Wired to the Workplace: The Relationship Between Electronic Connectedness to Work and Nurse Manager Satisfaction.

Abstract

OBJECTIVE The aim of this study is to describe the beliefs and behaviors of nurse leaders regarding electronic connectedness with their workplace and workplace support. BACKGROUND Electronic communication enables leaders' continuous availability to the workplace. This may blur home-work boundaries and contribute to burnout. METHODS This mixed-methods study surveyed nurses in 6 acute care hospitals in north Texas. A qualitative phase employed focus groups composed of nurses from participating hospitals to validate and enrich data collected in the quantitative phase. RESULTS Data showed that leader support directly influenced work-related electronic communication by influencing expectations regarding connectedness. Furthermore, leaders who frequently thought of leaving employment reported significantly lower levels of supervisor support and stronger beliefs that work interfered with home life than other respondents did. Focus group data supported survey findings. CONCLUSIONS Electronic availability of nurse leaders did not directly affect satisfaction, but supervisor support and perception that work interferes with home life strongly and directly affected satisfaction.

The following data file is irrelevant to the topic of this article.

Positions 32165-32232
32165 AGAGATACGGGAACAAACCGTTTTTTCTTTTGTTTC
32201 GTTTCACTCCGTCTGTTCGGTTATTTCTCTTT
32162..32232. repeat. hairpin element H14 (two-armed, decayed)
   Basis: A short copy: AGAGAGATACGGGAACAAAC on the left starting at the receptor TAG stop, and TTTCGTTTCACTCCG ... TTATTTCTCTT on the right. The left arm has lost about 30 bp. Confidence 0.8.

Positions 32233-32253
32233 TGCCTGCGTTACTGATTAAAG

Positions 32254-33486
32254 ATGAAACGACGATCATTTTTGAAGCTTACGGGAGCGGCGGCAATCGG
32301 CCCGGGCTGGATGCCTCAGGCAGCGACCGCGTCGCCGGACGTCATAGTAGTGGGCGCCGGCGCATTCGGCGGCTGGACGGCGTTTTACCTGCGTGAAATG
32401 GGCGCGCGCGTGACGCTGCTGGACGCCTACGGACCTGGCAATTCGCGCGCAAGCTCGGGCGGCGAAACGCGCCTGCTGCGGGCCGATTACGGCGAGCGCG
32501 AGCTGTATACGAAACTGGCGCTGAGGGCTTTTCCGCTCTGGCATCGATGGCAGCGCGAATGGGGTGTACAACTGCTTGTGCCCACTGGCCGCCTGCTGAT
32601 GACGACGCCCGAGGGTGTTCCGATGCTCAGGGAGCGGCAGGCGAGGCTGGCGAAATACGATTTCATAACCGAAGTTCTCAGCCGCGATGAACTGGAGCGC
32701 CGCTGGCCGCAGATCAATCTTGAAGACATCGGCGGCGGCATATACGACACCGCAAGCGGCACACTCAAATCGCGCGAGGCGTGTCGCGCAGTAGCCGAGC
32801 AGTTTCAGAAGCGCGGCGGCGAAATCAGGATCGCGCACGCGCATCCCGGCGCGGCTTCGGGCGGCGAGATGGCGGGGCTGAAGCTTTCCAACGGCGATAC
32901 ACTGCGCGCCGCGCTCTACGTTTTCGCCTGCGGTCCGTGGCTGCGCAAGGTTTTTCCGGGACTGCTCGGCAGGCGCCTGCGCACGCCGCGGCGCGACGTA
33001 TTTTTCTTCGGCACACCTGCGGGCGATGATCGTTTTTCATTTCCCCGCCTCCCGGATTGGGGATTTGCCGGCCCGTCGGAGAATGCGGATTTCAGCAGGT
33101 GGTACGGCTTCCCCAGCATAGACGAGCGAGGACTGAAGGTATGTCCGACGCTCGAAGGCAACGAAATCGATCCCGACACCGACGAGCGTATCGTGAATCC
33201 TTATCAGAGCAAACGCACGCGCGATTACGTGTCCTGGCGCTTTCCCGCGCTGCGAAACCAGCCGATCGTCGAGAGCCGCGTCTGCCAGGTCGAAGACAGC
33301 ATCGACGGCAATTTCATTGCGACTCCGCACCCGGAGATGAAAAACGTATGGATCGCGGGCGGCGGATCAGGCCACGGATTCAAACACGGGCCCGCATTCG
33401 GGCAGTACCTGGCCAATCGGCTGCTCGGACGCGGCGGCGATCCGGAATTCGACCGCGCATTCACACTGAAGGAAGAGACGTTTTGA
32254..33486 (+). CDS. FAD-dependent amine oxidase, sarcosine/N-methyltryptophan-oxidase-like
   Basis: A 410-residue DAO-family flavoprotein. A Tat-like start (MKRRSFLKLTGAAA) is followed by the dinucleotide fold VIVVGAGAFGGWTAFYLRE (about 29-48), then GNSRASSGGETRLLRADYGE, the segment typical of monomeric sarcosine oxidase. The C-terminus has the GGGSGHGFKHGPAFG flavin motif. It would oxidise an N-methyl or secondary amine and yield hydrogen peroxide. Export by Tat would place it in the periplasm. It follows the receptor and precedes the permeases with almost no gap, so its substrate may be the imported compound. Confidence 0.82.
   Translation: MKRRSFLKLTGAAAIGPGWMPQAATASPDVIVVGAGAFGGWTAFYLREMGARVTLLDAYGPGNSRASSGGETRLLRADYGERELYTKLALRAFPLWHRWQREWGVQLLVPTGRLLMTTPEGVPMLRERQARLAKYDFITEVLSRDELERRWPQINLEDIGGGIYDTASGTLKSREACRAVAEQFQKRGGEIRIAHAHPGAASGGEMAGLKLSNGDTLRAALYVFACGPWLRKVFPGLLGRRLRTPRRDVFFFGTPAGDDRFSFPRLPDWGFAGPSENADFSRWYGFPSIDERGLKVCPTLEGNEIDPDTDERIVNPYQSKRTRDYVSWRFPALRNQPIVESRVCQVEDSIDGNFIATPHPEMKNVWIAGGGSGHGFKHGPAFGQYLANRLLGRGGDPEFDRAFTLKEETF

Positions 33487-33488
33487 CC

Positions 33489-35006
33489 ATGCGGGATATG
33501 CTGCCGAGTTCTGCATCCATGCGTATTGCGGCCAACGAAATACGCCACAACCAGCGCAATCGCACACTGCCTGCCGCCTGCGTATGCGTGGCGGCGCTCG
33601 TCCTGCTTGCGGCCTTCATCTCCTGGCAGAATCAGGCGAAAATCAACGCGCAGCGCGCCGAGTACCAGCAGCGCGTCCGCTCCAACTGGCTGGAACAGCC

Cite this paper

@article{Gardner2017WiredTT, title={Wired to the Workplace: The Relationship Between Electronic Connectedness to Work and Nurse Manager Satisfaction.}, author={Candace Gardner and Amy Hailey and Christi Nguyen and Charlsea Prichard and Patricia Newcomb}, journal={The Journal of nursing administration}, year={2017}, volume={47 1}, pages={16-23} }